At first blush, the idea of running a hybrid on a chassis dyno is silly. A dyno is all about power and performance, and a hybrid, well, isn't.
That is, unless the hybrid is the 2010 BMW ActiveHybrid X6, of which its creators reckon is the most powerful in the world. Have a look at its stats as claimed by BMW -- 480 horsepower and a staggering 575 lb-ft of torque.
This prodigious output comes by way of a 4.4-liter twin-turbo V8 and a two-mode hybrid system. The product of the now-defunct collaboration between GM, DaimlerChrysler and BMW, this hybrid system is fundamentally similar to that of the Chevy Silverado Hybrid and Tahoe Hybrid. Pairing these two power generators together is like dashing creatine powder onto a medium-rare strip steak.
This ActiveHybrid X6, then, is a hybrid with a chip on its shoulder, just begging to have its claims put to the test. And test it we did, strapping it down to a chassis dyno and making it sing. Er, whir and hum quietly.
Clearly, this is one well-endowed SUV, grinding out a near-flat torque curve from 2100 to 4800 rpm, and reaching a maximum of 402 lb-ft of torque at 4100 rpm. Peak power of 368 horsepower is reached at 5500 rpm.
These results fall far short of the manufacturer's claims. Now, there's always some drivetrain loss when you compare a manufacturer claims of a vehicle's output to a chassis dyno result of said vehicle, so the fact that our numbers don't match the claims is expected.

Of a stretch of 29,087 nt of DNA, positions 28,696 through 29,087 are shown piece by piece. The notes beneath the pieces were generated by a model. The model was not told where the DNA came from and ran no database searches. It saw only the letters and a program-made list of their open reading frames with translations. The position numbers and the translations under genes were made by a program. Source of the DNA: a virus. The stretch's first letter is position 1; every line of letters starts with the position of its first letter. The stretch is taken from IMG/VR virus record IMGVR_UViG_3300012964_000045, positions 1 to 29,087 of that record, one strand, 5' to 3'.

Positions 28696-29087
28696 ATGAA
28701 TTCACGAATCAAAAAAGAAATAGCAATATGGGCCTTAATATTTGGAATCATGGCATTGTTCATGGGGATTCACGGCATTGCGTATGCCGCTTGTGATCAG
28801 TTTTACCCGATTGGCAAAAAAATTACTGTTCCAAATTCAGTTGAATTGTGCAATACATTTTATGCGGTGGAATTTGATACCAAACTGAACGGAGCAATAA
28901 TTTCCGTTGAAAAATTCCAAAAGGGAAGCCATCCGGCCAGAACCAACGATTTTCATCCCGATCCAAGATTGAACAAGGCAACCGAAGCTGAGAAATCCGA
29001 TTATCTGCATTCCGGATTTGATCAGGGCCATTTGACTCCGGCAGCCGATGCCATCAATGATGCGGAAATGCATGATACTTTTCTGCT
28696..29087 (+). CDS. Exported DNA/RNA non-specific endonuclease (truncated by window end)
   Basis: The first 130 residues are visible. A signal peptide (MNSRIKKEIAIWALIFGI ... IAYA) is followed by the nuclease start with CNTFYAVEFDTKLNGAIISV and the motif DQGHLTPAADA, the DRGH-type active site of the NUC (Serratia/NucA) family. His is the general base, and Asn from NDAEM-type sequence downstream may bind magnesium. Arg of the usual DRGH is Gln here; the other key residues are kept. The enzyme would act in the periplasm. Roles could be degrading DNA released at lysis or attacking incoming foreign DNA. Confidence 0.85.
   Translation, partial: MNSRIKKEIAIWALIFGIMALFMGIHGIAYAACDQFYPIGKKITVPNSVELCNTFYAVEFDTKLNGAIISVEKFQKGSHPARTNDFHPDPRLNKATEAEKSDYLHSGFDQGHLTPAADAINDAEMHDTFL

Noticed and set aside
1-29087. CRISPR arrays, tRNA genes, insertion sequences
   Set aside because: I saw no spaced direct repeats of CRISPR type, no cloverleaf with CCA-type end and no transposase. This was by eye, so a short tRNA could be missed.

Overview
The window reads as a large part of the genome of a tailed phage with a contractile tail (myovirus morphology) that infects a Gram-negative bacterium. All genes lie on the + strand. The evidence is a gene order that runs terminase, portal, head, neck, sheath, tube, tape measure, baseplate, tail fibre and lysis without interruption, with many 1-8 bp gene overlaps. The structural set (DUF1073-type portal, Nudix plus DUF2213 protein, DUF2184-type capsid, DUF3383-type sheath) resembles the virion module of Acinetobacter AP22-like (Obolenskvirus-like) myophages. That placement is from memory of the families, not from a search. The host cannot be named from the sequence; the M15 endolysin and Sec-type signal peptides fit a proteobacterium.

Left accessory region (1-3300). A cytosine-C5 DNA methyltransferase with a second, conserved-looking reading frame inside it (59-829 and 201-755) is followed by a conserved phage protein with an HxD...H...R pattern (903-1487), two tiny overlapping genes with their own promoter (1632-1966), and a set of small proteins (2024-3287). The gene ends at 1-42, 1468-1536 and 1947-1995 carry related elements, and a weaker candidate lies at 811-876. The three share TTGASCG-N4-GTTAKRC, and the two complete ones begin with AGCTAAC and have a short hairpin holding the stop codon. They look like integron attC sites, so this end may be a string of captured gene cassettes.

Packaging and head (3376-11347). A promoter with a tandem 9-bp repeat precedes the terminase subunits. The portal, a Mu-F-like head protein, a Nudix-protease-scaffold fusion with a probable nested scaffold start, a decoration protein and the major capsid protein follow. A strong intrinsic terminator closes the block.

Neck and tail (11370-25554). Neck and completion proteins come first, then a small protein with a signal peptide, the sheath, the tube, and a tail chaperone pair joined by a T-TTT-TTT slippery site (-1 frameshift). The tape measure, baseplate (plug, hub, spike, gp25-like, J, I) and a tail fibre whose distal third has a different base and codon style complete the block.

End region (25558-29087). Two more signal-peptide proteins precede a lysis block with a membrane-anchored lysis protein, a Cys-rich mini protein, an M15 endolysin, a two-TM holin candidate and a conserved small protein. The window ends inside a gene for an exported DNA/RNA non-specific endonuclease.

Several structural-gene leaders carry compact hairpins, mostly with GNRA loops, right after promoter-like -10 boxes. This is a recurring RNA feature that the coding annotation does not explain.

But how much drivetrain loss is normal? Ten percent? Fifteen? More? This has been debated endlessly, but the short answer is that there's no set number. It depends on many factors including the type of dyno, drivetrain type (e.g., automatic or manual transmission), tire inflation pressure, your cholesterol level, etc.
We used GMG Motorsports' all wheel-drive Mustang chassis dyno for this test. Mustang dynos typically produce lower numbers than an Dynojet or Dynapack dyno. So there's that.
Still, putting aside all questions about drivetrain loss, the bottom line is that this 480-hp thing should produce very close to the same power at the wheels as another 480-hp thing on the same dyno.
The GT-R is a 480-hp thing. So is a Porsche 997 Turbo. Both of those cars produce 405 hp (give or take a few hp) at the wheels on this very dyno.
The ActiveHybrid X6 is down 38 horsepower to those cars according to the dyno, so it could be that BMW is being slightly optimistic with the ActiveHybrid X6's 480-hp rating. Or it's possible that both of the other manufacturers are downplaying their cars' output.
What's more puzzling, though, is that the ActiveHybrid X6 is generating exactly the same peak torque at the wheels as the GT-R. You'd expect the BMW to be putting down roughly 140 lb-ft more than the Japanese supercar, but it just isn't so.
The big wildcard in all of this is the X6's hybrid transmission. We performed our testing of the ActiveHybrid X6 with the transmission in the manual gate on the assumption that it provides a fixed gear ratio in the continuously-variable transmission. If the actual gear ratio was in fact changing during each dyno pull, then our results could be skewed.
Dyno testing hybrids makes my head hurt. Guess we'll just have to wait and see if the ActiveHybrid X6 matches BMW's acceleration claims.
We'll be posting a full test on the ActiveHybrid X6 in the coming days, and then we'll know for certain whether this hybrid lives up to its boasts of record-setting power.